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dc.contributor.authorKosher, Rowena B.D.
dc.contributor.authorHoughton, Lauren C.
dc.contributor.authorWinkler, Inga T.
dc.date.accessioned2023-07-24T09:59:46Z
dc.date.available2023-07-24T09:59:46Z
dc.date.issued2023-07
dc.identifier.issn0277-9536
dc.identifier.doi10.1016/j.socscimed.2023.115974
dc.identifier.urihttp://hdl.handle.net/20.500.14018/14054
dc.description.abstractTrans and nonbinary experiences of menstruation are subject to menstrual discourse that is deeply gendered. Terms such as “feminine hygiene” and “women's health” make trans and nonbinary people acutely aware that they fall outside of the ideal of the default menstruator. To better understand how such language affects menstruators who are not cis women and what alternative linguistic strategies they adopt, we conducted a cyberethnography of 24 YouTube videos created by trans and nonbinary menstruators, along with their 12,000-plus comments. We observed a range of menstrual experiences—dysphoria, tensions between femininity and masculinity, and transnormative pressures. Using grounded theory, we identified three distinct linguistic strategies vloggers adopted to navigate these experiences: (1) avoiding standard and feminizing language; (2) reframing language through masculinization; and (3) challenging transnormativity. The avoidance of standard and feminizing language, coupled with a reliance on vague and negative euphemisms, revealed feelings of dysphoria. Masculinizing strategies, on the other hand, navigated dysphoria through euphemisms—or even hyper-euphemisms—that showed an effort to reclaim menstruation to fit within the trans and nonbinary experience. Vloggers responded through tropes of hegemonic masculinity, using puns and wordplay, and sometimes relying on hypermasculinity and transnormativity. Transnormativity, however, can be polarizing, and vloggers and commenters who rejected stratification of trans and nonbinary menstruation challenged it. Taken together, these videos not only uncover an overlooked community of menstruators who demonstrate unique linguistic engagement with menstruation, but they also reveal destigmatization and inclusion strategies that can inform critical menstruation activism and research as a whole.
dc.language.isoengen_US
dc.publisherElsevieren_US
dc.rightsCC BY 4.0
dc.rights.urihttps://creativecommons.org/licenses/by/4.0/
dc.subjectMenstruationen_US
dc.subjectTransgenderen_US
dc.subjectNon-binaryen_US
dc.subjectLinguisticsen_US
dc.subjectEuphemismsen_US
dc.subjectMasculinityen_US
dc.subjectTransnormativityen_US
dc.titleMANstruation: A cyberethnography of linguistic strategies of trans and nonbinary menstruatorsen_US
dc.typeJournal article
dc.source.journaltitleSocial Science & Medicine
dc.source.volume328
rioxxterms.versionVoRen_US
rioxxterms.typeJournal Article/Reviewen_US
refterms.dateFCD2023-07-24T09:59:46Z
refterms.versionFCDVoR
refterms.dateFOA2023-07-24T09:59:46Z
html.description.abstractTrans and nonbinary experiences of menstruation are subject to menstrual discourse that is deeply gendered. Terms such as “feminine hygiene” and “women's health” make trans and nonbinary people acutely aware that they fall outside of the ideal of the default menstruator. To better understand how such language affects menstruators who are not cis women and what alternative linguistic strategies they adopt, we conducted a cyberethnography of 24 YouTube videos created by trans and nonbinary menstruators, along with their 12,000-plus comments. We observed a range of menstrual experiences—dysphoria, tensions between femininity and masculinity, and transnormative pressures. Using grounded theory, we identified three distinct linguistic strategies vloggers adopted to navigate these experiences: (1) avoiding standard and feminizing language; (2) reframing language through masculinization; and (3) challenging transnormativity. The avoidance of standard and feminizing language, coupled with a reliance on vague and negative euphemisms, revealed feelings of dysphoria. Masculinizing strategies, on the other hand, navigated dysphoria through euphemisms—or even hyper-euphemisms—that showed an effort to reclaim menstruation to fit within the trans and nonbinary experience. Vloggers responded through tropes of hegemonic masculinity, using puns and wordplay, and sometimes relying on hypermasculinity and transnormativity. Transnormativity, however, can be polarizing, and vloggers and commenters who rejected stratification of trans and nonbinary menstruation challenged it. Taken together, these videos not only uncover an overlooked community of menstruators who demonstrate unique linguistic engagement with menstruation, but they also reveal destigmatization and inclusion strategies that can inform critical menstruation activism and research as a whole.en_US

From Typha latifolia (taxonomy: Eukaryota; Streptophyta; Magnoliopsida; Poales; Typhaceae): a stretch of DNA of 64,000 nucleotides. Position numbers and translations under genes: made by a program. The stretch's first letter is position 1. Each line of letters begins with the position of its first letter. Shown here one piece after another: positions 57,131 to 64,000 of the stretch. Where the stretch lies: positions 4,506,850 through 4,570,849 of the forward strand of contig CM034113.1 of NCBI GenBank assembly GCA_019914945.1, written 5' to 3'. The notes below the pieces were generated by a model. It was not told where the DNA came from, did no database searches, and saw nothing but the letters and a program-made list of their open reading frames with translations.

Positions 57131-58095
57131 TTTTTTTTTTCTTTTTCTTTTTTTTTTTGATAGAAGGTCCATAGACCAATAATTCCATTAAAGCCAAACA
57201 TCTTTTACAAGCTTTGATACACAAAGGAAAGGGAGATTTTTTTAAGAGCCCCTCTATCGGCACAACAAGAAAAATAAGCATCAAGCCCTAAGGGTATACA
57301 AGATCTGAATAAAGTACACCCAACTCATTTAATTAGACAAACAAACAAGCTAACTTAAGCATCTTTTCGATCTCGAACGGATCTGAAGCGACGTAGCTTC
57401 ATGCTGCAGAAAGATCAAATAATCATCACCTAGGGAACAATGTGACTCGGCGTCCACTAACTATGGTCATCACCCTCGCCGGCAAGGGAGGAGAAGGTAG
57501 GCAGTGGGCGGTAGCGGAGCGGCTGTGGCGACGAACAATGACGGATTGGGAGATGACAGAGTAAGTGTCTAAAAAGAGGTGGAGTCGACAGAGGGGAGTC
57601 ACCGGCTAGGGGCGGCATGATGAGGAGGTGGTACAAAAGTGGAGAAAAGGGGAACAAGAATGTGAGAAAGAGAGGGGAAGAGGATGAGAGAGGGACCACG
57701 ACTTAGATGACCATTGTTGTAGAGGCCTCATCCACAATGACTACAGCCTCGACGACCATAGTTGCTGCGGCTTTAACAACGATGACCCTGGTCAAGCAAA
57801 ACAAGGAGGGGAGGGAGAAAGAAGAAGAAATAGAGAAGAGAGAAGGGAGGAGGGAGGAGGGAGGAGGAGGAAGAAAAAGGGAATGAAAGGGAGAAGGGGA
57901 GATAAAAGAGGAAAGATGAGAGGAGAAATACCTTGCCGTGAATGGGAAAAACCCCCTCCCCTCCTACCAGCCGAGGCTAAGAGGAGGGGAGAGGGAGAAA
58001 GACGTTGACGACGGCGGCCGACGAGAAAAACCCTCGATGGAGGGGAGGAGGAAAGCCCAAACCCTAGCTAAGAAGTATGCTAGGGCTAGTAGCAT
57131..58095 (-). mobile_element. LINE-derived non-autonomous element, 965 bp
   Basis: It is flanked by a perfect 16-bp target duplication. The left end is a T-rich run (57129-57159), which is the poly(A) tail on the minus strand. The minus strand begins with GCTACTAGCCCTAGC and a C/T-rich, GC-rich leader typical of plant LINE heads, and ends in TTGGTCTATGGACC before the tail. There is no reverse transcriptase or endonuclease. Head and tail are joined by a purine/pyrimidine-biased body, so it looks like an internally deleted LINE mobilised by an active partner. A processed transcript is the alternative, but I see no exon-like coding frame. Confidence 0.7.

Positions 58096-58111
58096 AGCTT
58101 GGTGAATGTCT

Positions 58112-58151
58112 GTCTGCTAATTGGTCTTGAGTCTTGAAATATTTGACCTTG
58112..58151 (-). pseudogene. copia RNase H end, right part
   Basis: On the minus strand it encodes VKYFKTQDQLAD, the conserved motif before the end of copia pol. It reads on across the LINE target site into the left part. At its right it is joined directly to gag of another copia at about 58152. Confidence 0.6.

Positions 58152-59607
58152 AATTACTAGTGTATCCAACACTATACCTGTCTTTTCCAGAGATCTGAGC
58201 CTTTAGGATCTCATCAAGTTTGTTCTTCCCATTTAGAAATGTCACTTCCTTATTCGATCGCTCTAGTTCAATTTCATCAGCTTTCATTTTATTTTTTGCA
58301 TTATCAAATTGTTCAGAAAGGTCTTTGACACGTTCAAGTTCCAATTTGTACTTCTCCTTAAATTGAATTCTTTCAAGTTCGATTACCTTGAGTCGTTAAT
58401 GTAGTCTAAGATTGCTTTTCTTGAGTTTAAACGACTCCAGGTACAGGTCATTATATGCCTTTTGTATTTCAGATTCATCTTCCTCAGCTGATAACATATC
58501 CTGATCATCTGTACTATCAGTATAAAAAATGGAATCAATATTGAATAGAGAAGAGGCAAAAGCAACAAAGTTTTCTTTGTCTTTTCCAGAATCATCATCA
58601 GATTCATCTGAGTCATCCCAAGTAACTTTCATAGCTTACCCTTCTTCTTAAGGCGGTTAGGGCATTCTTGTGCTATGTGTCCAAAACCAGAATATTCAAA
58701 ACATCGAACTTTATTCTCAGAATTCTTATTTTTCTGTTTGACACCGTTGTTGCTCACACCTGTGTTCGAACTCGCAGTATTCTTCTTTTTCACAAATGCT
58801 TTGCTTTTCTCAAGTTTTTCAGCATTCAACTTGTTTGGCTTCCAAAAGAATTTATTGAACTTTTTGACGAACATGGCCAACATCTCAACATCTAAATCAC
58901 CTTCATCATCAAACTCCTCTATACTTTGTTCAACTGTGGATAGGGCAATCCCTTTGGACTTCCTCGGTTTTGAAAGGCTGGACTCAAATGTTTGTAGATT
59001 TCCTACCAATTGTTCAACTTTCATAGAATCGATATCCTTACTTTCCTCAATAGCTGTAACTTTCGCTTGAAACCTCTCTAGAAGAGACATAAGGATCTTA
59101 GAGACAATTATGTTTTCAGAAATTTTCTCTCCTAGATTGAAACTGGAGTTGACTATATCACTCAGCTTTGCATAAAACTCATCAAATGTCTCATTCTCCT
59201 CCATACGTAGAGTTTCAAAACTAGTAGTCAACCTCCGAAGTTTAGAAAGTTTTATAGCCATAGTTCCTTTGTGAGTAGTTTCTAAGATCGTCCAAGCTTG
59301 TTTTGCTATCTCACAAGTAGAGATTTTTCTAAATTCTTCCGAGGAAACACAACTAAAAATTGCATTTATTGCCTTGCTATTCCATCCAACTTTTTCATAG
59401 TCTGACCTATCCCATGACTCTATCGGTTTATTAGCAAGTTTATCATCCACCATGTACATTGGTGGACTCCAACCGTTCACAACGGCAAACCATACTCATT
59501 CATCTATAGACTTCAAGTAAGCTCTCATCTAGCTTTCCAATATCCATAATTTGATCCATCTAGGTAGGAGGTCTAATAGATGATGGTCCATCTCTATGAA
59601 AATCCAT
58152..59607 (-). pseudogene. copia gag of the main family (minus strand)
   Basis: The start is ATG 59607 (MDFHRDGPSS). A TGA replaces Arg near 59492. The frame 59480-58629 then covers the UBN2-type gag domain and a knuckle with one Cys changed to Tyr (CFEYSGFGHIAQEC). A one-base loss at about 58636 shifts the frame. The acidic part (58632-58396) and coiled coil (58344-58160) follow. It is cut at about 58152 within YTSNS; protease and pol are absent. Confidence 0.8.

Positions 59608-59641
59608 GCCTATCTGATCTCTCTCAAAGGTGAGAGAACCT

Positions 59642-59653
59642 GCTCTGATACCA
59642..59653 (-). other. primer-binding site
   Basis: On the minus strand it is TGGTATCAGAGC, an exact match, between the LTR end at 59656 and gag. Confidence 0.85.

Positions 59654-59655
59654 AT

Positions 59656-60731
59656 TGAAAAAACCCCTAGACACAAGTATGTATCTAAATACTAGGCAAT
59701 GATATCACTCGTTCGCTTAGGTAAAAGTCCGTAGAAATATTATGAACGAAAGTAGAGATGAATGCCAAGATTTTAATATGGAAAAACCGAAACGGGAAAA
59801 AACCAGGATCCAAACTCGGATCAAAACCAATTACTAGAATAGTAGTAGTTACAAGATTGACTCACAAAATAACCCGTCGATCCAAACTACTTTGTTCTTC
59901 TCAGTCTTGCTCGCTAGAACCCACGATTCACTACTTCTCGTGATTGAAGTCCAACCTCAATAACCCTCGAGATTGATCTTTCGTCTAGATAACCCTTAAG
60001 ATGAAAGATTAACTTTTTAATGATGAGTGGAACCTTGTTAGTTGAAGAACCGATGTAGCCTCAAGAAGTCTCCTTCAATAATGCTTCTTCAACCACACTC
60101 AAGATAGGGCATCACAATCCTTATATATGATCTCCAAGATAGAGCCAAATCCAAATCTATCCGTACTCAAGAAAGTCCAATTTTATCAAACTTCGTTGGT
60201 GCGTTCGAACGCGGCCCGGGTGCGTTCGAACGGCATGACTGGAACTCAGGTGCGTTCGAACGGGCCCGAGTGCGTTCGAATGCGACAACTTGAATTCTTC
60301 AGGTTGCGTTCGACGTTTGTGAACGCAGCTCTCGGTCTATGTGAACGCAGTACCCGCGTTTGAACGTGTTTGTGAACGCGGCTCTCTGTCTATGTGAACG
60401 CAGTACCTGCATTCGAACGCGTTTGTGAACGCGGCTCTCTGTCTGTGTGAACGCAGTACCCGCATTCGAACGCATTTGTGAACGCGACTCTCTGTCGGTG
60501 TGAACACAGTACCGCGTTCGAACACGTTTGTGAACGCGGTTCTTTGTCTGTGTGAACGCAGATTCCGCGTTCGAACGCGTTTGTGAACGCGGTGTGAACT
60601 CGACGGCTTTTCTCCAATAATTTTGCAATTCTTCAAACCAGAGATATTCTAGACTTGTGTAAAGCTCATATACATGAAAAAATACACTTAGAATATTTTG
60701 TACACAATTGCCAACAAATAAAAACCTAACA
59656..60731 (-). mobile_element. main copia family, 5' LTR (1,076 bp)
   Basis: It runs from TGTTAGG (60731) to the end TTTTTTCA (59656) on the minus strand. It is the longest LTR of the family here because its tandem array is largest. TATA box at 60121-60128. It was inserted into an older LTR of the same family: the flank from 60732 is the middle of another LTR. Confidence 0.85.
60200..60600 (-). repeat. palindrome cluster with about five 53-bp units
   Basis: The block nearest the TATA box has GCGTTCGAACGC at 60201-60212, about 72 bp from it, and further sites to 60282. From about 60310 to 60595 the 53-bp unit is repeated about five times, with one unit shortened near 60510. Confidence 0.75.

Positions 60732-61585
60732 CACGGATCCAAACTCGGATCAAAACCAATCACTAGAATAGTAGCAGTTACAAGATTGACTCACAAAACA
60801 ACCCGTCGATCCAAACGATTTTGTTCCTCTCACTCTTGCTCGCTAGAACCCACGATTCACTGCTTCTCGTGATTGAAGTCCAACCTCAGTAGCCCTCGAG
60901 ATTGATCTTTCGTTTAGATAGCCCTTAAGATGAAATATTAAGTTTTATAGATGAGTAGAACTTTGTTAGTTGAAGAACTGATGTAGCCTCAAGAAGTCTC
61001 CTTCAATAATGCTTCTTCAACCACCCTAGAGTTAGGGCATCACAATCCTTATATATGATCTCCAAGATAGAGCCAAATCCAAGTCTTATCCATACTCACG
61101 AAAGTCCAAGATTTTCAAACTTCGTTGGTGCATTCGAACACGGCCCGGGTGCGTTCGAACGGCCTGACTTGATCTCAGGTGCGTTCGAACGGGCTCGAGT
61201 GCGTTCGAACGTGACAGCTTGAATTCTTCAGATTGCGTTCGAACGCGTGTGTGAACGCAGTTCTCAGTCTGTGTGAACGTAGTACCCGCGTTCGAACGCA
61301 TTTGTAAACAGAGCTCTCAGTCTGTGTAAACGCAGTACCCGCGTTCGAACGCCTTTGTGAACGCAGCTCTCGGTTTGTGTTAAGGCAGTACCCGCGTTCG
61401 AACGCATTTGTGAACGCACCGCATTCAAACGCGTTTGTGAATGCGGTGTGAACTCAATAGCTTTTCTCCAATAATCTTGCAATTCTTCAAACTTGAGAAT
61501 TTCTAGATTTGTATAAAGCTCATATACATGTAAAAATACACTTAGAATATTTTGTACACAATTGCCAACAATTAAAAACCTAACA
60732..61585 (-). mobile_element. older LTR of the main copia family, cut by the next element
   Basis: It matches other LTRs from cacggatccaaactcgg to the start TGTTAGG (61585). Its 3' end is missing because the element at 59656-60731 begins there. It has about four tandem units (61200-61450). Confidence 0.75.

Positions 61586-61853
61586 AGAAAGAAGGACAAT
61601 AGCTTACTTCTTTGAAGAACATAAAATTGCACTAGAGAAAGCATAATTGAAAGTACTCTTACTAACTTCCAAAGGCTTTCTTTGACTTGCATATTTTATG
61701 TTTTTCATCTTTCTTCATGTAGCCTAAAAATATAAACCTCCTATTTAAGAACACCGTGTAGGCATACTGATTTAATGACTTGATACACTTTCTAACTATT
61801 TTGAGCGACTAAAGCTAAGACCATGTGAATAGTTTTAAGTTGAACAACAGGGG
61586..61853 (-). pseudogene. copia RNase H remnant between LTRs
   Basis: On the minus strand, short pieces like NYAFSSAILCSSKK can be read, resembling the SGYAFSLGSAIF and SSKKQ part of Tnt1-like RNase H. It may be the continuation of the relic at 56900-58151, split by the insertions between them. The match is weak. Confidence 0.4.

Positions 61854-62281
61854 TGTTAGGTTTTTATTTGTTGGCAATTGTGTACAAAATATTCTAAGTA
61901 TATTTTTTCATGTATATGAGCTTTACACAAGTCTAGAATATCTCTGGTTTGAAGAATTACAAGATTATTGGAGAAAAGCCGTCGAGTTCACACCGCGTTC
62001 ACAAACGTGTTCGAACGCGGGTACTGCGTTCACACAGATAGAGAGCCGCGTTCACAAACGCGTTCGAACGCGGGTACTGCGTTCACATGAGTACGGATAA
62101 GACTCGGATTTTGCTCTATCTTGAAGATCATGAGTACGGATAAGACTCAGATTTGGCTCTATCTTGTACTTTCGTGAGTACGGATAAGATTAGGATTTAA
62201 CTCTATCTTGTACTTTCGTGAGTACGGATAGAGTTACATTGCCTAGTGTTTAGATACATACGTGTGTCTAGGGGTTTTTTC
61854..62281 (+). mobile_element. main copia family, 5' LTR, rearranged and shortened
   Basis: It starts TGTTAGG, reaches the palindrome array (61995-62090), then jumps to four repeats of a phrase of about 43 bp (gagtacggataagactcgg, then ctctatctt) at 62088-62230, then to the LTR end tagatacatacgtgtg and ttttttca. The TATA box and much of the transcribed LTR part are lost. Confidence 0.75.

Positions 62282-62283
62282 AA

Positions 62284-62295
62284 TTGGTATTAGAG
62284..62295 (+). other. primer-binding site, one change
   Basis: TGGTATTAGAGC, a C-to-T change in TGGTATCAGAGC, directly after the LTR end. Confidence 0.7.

dc.identifier.piiS0277953623003313
dc.description.sponsorshipNational Institutes of Healthen_US
dc.source.beginpage115974


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